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Guest blog: Talisker - return to the promised land

This blog was written by AM forum user Talisker. And was originally written on the AM forum here.

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The word about the place is profitability has returned to dealer networks. Trading is good, helped by the scrappage scheme for some and despite the broader gloom in the economy, the retail motor trade isn’t a bad place to be. A sure sign of this is the almost complete lack of grumbling coming from dealers. That’s not to say everything is fine and dandy but a profit, no matter how small is a good place to be at the moment.

 

The cause of this situation? For the first time since Noah was a boy, there is now a balance between supply and demand, dealers have cut overheads by reducing headcount and holding off on unnecessary investments and manufacturers have put in place sales programmes aimed at sustaining a network, not ones aimed at liquidating excess manufacturer stock. Self-reg may not have gone away but is now at manageable levels i.e. ones and twos, not tens and twenties or even fifties. There are also noises that the pressure on aftersales is easing, that labour rates are coming down and there is flexibility on job pricing. Some may call it ‘orderly trading’ others, ‘common sense’, whichever, the benefits are marked and positive.

We’re not out of the woods yet as some more businesses will still inevitably go under. The cause of this will be underlying weakness exposed by the current climate. Good businesses are now thriving.

The $6m dollar question is – how long will this last? Manufacturers moved extremely quickly to reduce production, far more quickly and far more severely than ever before. However, none have reduced capacity, so the potential to ramp up to over-production remains. The potential loss of some players i.e. Saab or Hummer or even Chrysler isn’t going to have much of an impact. Opel/Vauxhall has too much intrinsic value to disappear that easily, they are not another MG Rover.

So the threat of excess production remains and when the Chinese get their exporting hats on, the problem will become more acute. There is also little evidence that manufacturer/importers have fundamentally changed their view of the business model. You get a sense that they see it as a leaky ship that needed some holes patched up, but once the water is pumped out, it will be back to business as usual. As the broader economy picks up, dealers look more profitable than they have for years and the pressure to ramp up production increases, like all good addicts return to their poison of choice, we’ll be back to the self-reg madness of the last few years.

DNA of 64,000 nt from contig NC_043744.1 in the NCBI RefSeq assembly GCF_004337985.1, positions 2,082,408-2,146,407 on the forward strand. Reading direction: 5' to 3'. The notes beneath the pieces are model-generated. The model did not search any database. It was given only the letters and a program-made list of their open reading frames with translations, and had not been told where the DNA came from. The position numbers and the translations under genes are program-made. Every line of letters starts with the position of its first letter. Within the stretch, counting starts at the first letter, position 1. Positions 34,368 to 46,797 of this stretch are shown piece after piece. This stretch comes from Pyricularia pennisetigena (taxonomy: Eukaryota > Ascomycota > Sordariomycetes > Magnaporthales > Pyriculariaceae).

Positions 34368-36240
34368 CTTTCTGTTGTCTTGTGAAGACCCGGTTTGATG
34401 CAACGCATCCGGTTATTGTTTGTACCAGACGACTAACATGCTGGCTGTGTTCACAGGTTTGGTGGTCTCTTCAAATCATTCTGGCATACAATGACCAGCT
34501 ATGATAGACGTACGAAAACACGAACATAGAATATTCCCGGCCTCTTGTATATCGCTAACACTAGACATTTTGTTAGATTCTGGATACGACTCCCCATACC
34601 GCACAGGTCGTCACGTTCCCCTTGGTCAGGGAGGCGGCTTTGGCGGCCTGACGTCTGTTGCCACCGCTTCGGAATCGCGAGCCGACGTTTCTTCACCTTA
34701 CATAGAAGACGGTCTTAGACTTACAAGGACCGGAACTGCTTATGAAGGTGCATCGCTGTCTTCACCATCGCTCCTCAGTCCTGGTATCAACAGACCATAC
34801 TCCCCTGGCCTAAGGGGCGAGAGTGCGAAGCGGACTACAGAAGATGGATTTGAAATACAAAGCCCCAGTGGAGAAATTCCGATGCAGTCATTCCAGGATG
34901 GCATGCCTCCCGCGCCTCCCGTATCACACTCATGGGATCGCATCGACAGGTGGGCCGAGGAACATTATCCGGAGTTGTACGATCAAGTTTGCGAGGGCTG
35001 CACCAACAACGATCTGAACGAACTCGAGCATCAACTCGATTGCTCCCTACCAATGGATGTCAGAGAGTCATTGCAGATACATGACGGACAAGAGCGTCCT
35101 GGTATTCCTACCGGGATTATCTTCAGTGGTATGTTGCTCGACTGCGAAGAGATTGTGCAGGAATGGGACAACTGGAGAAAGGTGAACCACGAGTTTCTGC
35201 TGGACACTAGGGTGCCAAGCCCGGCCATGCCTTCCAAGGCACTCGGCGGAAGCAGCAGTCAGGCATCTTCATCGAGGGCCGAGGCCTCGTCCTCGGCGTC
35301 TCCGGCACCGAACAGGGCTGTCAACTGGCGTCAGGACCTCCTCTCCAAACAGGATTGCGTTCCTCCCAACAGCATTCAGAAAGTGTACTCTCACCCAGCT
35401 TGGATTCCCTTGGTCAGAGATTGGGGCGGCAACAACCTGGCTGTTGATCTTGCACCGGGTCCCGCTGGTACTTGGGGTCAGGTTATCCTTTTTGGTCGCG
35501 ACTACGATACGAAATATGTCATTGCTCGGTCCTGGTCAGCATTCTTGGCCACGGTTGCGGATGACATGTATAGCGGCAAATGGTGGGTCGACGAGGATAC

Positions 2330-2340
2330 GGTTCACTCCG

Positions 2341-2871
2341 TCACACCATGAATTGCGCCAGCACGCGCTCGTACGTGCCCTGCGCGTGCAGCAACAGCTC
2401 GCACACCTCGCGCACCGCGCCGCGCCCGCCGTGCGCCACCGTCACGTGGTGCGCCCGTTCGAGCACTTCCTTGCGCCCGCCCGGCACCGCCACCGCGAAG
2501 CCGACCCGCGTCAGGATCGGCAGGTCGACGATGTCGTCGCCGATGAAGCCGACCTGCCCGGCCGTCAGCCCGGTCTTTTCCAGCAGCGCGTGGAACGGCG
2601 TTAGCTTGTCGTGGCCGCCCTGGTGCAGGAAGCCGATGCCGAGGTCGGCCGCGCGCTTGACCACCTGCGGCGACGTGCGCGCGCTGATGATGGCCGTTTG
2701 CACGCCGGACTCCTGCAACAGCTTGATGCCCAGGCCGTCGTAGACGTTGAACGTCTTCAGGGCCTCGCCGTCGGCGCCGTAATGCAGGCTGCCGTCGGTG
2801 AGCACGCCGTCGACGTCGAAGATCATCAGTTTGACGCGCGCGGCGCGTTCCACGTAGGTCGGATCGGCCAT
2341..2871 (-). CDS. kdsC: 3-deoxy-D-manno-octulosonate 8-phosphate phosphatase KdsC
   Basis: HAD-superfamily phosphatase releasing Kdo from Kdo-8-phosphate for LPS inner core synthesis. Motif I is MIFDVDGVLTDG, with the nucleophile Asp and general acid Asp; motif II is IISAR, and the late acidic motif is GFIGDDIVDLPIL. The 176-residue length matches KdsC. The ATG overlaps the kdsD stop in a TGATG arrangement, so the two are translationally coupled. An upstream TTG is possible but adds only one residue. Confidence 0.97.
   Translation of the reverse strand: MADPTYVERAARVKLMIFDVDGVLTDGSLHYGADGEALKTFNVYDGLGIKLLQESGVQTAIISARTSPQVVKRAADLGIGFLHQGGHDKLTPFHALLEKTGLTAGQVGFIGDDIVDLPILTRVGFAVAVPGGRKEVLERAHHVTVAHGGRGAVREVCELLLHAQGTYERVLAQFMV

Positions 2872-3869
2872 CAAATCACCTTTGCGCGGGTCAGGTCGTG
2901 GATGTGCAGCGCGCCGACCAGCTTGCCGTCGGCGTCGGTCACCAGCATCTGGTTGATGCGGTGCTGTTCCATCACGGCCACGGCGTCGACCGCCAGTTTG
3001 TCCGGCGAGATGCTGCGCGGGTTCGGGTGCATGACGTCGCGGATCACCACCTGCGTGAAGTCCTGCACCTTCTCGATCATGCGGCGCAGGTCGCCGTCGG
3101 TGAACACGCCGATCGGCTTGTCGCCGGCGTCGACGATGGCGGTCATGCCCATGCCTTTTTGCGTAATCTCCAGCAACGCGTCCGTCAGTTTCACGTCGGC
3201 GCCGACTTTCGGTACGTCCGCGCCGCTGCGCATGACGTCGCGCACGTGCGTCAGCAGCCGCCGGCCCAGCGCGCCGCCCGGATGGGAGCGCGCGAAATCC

A lack of consumer credit may blunt this to a degree but you don’t get a sense that banks are backing off either, don’t know about you but I’m starting to get the ‘borrow bundles now’ letters, emails etc once again. Mind you, the Bank of England has pumped in over £100bn into the economy through quantitative easing, so that will have to appear somewhere.

Before Christmas people, including me, were saying the game had changed – forever. Now I’m not so sure. I get this uneasy feeling that nothing has changed and before long we will be back to the promised land of foie-gras car retailing – as one industry senior exec put it – ‘if you force enough of it down their throats, it will start coming out the other end’ They didn’t put the second part quite like that, but you get the general idea!

So enjoy the profits while they last and prepare yourself for the return of the promised land of manufacturer madness.

Just when you thought it was safe to go back into the showroom!

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